I’ve been to Iceland 5 times before, but it was almost 15 years since my last visit, and in a country with such fast moving geology, I was expecting much would have changed! My previous visits were before Iceland’s tourism boom, and it was great to return to find the landscapes as spectacular as I had remembered them, and the unique country even more friendly to visitors.
I was back in Iceland to dive a bucket-list dive between the continents at Silfra. Although bitterly cold, my Genius computer reported a consistent 2˚C, the glacial mineral water that fills the dive site is often touted as the world’s clearest. In fact, the stunning visibility is almost impossible to gauge because, despite the scale of this jagged fracture that divides the North American and Eurasian continental plates, you can never see far enough in a straight line to judge it. There is always a turn in the canyon before the viz runs out. I was lucky to dive here in the early days because it meant that my trailblazing shots were published in magazines and newspapers around the world. One is still featured on Icelandic postage stamps, but I was excited to be back because this is a dive site like no other. The visibility and the ever-changing light make the dramatic scenery jaw-dropping. It even has a celebrity fan club: movie stars Tom Cruise and Ben Stiller have both logged dives here.
Unusually for a dive, the ‘wow’ moment came right at the start, because it is was the process of dipping my mask beneath the surface that really blew my mind. Silfra means ‘silver’, and the fissure gets its name because the dark waters, shaded by the narrow walls of the canyon, conspire with the smooth surface to reflect the sky above. It means that the mirror-like surface reveals very little of what lies beneath. It’s only at the moment of submergence that you pass through the looking-glass and everything is revealed. The cold-water bites into any exposed skin on your face and you inhale sharply. Reeling, you struggle to make sense of the scene. The scale of the chasm is suddenly apparent, and because you can see so much more than you could from above the silver surface, at Silfra you get the feeling that the water is even clearer than the air. The water is pure enough that it could be bottled and sold as mineral water and is delicious to sip during the dive (don’t drink too much as it will cool you down).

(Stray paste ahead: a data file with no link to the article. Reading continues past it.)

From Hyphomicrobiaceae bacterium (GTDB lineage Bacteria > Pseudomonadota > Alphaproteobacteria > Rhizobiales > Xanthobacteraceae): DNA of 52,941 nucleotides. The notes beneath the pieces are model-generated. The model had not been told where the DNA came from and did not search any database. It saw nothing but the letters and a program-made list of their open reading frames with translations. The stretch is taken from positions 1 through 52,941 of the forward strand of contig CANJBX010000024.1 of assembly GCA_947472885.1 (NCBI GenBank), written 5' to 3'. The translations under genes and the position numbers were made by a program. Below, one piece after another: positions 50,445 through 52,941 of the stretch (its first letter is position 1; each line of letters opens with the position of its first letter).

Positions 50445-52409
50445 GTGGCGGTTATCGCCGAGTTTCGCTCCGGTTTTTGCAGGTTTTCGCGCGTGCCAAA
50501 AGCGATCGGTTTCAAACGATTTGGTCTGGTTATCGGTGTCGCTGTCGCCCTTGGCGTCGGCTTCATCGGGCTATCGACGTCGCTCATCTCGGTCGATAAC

There is little life to see in Silfra, but the visibility and scenery help secure its place firmly on almost every diver’s bucket list. The scenery becomes ever more stunning as you explore further down the fissure. The site is conveniently less than an hour’s drive from Iceland’s capital, Reykjavik, so there really isn’t any excuse not to brave the cold! I went with local expert Byron Conway and the team at Arctic Adventures and Magmadive.
Silfra is a challenging dive because of the temperature, so I pulled out all my top gear for this one. For my regulators, I went for out and out quality and took the Epic Adj 82X which, as always, is just a dream to use. They are heavier than my travel regs, but if I didn’t usually have to travel with so much camera gear, I’d use them on every trip. I took my most capable BC too, the excellent Dragon SLS which, as always, was brilliant in the water and also ideal for the reasonably long walk in gear to and from the dive. I also used my X-Stream fins which are powerful, comfortable and manoeuvrable. Last year I borrowed an XR3 neoprene drysuit from Mares-UK and I love it. I am hoping they don’t read this and ask for it back! It is warm and the neoprene means it fits well. It is stretchy, comfortable and tough. As it is borrowed, I haven’t got dry gloves fitted, but I was fine over 6 dives (up to 80 mins) in 5mm wet gloves – although I would recommend dry gloves for most people.
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